Viscoelastic surfactant (VES)-based acid systems have been used successfully in matrix and acid fracturing treatments. However, the existence of Fe (III) as a contaminant in such systems may lead to many problems, due to interactions between VES and Fe (III). Such interactions could reduce the effectiveness of VES-based acid systems and may lead to formation damage.
In this paper, reaction mechanisms between VES and Fe (III) were studied. Rheological properties of two surfactants were examined with various concentrations of Fe (III). A scanning electron microscope (SEM) was used to identify precipitates from reaction products. Inductively coupled plasma (ICP) was applied to measure iron concentration, and the two-phase titration method was used to determine VES concentration in all phases of the sample. The effect of several chelating agents on the reaction of VES with Fe (III) was also examined.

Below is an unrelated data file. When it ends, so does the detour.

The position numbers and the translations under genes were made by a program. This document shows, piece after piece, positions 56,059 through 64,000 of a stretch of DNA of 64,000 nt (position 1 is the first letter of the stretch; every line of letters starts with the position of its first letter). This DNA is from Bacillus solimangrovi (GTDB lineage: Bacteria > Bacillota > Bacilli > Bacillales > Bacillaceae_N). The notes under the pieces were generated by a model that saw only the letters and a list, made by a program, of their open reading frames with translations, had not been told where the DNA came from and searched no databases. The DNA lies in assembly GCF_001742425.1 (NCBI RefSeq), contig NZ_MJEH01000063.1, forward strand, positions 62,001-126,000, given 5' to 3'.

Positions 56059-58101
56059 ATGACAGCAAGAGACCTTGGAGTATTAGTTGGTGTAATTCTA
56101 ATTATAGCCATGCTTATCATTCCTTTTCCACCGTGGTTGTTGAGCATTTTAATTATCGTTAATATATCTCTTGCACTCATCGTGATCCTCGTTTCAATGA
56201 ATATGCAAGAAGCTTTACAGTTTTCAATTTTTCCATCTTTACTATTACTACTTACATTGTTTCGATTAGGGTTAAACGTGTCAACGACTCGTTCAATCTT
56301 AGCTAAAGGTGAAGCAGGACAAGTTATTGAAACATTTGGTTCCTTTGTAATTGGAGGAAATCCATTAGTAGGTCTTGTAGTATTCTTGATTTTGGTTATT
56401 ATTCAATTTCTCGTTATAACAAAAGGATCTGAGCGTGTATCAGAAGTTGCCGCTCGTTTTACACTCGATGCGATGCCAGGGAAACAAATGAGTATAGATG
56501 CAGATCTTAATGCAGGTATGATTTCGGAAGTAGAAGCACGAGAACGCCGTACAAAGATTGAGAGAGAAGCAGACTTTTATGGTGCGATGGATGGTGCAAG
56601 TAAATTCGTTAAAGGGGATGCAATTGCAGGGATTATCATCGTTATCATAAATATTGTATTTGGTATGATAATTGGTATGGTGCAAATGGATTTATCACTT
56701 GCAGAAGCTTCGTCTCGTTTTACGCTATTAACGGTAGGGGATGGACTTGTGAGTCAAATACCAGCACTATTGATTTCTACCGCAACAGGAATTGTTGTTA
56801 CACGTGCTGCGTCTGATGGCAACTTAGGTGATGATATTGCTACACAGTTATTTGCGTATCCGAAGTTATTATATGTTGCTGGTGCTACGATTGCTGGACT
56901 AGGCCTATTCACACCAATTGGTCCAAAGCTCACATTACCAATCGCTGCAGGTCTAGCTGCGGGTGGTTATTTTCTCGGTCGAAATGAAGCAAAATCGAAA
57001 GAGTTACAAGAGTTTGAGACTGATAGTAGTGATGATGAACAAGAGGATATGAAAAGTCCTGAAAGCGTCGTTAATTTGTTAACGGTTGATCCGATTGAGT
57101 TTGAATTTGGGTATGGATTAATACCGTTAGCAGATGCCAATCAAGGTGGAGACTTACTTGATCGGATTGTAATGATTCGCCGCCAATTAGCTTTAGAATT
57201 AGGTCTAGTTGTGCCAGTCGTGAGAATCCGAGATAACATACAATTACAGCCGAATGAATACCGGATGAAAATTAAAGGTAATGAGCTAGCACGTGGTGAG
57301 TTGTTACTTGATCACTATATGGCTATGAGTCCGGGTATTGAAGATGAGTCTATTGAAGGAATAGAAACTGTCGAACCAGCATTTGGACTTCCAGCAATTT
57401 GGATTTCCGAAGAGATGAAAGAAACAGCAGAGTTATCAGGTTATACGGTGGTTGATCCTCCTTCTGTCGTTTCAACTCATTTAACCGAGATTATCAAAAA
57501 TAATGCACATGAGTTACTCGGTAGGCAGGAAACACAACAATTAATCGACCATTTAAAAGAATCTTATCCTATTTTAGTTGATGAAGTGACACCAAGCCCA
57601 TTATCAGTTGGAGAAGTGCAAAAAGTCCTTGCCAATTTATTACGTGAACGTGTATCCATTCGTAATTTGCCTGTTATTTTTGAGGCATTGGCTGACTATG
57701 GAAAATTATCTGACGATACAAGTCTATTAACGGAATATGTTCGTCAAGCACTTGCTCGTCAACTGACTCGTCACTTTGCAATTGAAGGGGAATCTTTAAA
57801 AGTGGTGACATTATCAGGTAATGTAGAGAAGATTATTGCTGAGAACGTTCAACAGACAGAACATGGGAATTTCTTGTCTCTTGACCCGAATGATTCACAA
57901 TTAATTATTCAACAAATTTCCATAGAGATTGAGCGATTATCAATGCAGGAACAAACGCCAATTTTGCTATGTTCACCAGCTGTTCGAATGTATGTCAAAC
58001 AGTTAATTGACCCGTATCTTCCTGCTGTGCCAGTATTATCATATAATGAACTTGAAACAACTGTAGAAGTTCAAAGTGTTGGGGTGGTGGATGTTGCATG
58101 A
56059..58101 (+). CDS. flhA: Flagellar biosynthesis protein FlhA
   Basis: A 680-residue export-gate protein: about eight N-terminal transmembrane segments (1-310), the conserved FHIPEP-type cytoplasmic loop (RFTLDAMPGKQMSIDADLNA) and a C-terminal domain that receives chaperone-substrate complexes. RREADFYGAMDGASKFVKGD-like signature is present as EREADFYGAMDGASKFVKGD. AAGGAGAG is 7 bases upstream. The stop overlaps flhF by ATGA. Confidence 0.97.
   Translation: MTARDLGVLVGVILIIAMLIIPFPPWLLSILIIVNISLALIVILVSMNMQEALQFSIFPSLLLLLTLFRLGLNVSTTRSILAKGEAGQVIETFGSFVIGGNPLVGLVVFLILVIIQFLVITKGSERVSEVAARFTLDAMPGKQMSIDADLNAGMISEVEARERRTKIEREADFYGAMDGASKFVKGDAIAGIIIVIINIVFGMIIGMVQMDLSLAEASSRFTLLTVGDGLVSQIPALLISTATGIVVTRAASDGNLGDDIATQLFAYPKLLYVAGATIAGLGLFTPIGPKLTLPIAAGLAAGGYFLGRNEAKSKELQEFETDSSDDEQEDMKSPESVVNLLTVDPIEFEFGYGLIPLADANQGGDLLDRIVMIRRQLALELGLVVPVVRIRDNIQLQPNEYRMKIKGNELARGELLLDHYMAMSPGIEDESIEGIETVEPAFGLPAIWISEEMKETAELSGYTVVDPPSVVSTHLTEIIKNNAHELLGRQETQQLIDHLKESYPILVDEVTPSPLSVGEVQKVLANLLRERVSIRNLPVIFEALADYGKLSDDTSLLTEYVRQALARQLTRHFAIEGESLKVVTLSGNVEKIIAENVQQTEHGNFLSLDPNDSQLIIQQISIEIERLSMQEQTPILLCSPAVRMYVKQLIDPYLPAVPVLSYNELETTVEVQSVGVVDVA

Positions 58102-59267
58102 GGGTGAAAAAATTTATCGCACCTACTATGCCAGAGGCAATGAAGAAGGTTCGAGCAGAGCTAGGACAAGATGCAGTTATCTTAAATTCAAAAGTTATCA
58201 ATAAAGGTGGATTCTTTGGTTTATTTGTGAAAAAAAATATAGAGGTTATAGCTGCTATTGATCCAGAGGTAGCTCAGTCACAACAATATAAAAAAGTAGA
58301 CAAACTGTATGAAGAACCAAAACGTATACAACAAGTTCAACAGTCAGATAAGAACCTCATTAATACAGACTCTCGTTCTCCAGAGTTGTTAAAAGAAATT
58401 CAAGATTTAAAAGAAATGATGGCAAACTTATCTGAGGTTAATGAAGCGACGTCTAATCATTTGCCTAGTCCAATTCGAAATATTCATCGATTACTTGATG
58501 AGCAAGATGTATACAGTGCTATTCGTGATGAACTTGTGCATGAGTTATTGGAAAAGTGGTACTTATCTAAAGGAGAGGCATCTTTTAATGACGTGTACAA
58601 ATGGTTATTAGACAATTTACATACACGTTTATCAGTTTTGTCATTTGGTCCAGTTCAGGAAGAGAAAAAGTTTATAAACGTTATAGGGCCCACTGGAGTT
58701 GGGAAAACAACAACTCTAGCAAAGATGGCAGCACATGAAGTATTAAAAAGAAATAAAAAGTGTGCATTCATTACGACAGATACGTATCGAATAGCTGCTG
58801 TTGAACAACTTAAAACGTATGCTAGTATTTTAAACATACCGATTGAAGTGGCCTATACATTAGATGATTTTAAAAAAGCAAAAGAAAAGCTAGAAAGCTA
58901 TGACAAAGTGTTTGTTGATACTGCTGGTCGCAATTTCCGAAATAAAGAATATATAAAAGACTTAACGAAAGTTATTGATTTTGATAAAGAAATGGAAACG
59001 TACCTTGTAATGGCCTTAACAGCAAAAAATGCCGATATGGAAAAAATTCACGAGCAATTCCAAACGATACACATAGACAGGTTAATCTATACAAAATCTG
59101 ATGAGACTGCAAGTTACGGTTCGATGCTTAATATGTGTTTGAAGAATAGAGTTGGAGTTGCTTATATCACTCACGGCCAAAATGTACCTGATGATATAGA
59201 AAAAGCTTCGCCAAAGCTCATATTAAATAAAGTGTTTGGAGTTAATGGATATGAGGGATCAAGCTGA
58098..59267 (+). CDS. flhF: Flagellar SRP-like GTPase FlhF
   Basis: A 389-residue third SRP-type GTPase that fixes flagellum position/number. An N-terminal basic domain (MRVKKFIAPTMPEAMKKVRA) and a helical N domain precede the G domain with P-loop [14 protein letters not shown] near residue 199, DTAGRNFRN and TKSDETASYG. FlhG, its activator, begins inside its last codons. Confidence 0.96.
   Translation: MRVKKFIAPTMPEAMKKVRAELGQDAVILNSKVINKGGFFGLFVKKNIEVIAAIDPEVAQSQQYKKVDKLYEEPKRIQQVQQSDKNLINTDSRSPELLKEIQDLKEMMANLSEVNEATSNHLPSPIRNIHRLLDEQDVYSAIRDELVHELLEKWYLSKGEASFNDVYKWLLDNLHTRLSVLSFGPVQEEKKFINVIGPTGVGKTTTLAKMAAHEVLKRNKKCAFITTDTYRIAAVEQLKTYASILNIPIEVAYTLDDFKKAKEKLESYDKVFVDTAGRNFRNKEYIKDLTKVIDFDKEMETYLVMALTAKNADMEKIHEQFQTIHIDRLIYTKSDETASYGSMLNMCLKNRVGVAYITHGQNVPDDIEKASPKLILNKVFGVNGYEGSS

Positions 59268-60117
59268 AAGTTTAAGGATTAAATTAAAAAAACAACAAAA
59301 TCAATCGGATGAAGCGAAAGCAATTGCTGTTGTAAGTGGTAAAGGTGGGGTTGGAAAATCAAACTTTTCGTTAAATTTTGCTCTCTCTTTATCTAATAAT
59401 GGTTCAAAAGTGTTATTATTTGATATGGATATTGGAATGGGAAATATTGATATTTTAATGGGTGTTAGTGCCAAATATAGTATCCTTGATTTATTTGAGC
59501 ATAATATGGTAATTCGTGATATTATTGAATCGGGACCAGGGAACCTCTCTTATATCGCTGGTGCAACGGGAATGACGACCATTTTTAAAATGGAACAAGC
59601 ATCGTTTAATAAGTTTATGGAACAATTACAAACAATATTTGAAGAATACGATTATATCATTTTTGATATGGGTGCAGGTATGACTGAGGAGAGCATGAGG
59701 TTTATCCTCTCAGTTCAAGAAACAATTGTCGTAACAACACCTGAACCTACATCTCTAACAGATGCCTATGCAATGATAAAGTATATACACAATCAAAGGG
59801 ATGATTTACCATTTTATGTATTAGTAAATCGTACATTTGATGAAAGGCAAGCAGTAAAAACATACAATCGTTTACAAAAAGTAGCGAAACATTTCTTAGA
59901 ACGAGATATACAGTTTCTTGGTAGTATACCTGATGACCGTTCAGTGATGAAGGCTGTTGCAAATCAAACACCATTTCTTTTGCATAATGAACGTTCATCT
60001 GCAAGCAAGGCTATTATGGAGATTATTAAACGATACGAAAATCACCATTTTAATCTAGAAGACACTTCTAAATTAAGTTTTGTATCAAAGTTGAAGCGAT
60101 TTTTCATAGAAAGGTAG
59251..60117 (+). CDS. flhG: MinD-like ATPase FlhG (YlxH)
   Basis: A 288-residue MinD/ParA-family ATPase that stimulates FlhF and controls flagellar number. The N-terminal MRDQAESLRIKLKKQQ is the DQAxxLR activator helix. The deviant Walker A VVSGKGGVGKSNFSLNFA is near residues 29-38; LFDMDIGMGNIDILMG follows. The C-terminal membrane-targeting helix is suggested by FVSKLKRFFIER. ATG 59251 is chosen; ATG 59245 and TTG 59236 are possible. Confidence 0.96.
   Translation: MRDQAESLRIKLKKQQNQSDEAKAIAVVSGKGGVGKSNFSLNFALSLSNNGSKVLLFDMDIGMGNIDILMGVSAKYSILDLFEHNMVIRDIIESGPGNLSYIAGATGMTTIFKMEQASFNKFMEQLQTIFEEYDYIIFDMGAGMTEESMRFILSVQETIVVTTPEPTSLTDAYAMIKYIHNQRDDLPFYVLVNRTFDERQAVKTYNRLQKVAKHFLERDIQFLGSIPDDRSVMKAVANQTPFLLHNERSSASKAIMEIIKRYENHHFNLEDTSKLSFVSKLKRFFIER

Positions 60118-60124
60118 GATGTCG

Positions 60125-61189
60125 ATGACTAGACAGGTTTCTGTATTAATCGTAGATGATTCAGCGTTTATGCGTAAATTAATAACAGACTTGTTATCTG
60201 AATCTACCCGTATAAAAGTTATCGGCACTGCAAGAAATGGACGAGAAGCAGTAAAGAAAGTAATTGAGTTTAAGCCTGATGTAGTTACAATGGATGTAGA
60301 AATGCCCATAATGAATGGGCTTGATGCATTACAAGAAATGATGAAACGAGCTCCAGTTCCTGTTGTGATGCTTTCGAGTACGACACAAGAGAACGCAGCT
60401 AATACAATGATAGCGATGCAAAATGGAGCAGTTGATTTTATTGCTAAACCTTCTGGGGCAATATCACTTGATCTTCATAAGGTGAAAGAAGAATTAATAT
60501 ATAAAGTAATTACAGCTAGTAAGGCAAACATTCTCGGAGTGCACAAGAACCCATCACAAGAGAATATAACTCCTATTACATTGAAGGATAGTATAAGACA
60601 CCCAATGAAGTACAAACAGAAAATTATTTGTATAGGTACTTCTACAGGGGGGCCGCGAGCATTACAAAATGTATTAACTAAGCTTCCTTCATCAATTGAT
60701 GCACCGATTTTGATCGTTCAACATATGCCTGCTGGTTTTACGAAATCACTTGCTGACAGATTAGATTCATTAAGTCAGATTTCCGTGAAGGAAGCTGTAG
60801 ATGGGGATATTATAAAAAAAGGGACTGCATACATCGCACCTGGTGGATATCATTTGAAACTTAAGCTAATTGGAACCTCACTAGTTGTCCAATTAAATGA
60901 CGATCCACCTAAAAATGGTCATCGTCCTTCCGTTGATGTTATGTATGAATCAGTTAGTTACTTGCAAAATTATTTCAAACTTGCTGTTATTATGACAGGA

Experimental results indicate that the apparent viscosity of live VES-based acids (20 wt% HCl, 4 vol% VES) increased from 14 to 751 cp at a shear rate of 10 s-1 when the Fe (III) concentration was increased from 0 to 2,300 ppm, and started to decrease at higher Fe (III) concentrations. This is because of the electrical bonding between negative charged [FeCl4]- groups and positive charged amine groups in VES in live acids. Both surfactants interacted with Fe (III) and precipitates, which are complexes containing iron and VES, were noted at 5,000 ppm and higher concentrations of Fe (III). On the other hand, adding a chelating agent [1:1 mole ratio to Fe (III)] reduced the apparent viscosity of the sample to no more than 40 cp at the shear rate of 10 s-1 when Fe (III) concentration is lower than 4,000 ppm, which means that the chelating agent reacted with Fe (III) and reduced interactions between VES and Fe (III). Adding a suitable chelating agent can minimize the impact of Fe (III) on VES-based acids.